DX: Sound-wise, at least in this project I think it’s comparable to Violence Begets Violence and it’s only fitting that you have Vinnie Paz on this. I hate doing comparisons but when you are putting that record together, any record, what are you looking for and when you’re going over that final cut, how do you know that song is one that makes the project?

Vanderslice: Me personally, as long as it evokes some sort of emotion that’s really what I go for. Whether it’s something like the Paz record is really really rough and rugged and then “The Gusto” is a tad smoother but it’s still hard at the same time. I don’t know. Whenever I hear something, I just know. When it evokes some sort of emotion in me, I’m like, “That’s the one.” My favorite record on the album is the Slaine and Ill Bill joint and it’s probably the oldest record on the album but it’s just so gangster and I love that song. It’s just the hook’s killer, the beat’s killer. It just evokes some sort of emotion like I just wanna go run to my car and run somebody over. [Laughs] But it’s abrasive and it’s done right, it’s not overdone. It’s not zombie-feeding hardcore bullshit, it’s just funny to me I don’t know. You just hear it and it evokes some sort of old school Mike Tyson Punch Out.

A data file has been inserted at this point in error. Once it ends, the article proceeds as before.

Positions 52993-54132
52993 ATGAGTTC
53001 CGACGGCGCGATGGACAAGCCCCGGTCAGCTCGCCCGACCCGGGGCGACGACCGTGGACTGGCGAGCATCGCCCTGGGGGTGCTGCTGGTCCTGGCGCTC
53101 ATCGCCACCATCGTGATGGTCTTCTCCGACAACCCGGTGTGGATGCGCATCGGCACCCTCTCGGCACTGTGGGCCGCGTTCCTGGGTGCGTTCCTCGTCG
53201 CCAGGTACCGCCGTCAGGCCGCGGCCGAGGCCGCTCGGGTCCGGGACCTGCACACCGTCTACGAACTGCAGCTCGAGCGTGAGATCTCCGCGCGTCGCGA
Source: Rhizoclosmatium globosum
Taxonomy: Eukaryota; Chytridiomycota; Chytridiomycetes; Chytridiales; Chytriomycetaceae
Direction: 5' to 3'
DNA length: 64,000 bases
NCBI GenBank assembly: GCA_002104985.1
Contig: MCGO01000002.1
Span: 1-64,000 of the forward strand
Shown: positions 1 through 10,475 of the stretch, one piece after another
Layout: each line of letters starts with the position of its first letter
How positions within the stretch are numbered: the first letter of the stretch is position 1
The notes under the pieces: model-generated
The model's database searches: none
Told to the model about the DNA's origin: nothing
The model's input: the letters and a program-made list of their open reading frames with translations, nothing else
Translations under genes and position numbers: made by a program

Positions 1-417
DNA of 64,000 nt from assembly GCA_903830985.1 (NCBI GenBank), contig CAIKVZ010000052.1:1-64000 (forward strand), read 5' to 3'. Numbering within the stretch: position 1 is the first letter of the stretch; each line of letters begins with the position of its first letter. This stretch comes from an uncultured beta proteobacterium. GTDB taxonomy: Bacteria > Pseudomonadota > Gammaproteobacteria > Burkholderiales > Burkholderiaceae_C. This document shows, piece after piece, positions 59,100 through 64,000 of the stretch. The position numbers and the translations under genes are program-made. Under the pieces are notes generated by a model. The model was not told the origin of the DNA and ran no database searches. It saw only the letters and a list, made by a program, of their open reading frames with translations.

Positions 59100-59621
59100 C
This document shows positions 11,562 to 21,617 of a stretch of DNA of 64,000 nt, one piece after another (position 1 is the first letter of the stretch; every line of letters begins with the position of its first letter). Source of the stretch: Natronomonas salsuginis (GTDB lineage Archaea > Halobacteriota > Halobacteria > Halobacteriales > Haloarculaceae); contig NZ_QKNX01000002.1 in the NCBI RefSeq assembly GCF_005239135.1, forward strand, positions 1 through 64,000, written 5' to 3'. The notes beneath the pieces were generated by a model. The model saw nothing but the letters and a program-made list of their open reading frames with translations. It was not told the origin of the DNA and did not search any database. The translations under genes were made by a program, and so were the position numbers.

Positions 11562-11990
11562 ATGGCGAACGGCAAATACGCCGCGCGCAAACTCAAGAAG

Stu Bangas: Some things that didn’t make the cut, it’s like you hear some shit and you’re like, “eh.” It’s hard to put in words but there’s definitely a reason for why it didn’t make the cut.

DX: You just dropped the video for “Casino Royale.” Interesting to say the least. Tell us how that all came together…

Stu Bangas: The video was actually Ryan Lynch’s idea, from Man Bites Dog. We did the song and he had the idea from the movie Eyes Wide Shut and then he reached out to [Apathy] for the video and he was obviously down. And with Apathy in Connecticut he got connections to Mohican Sun [Casino] and they agreed to film it so we decided it would look pretty cool to do that.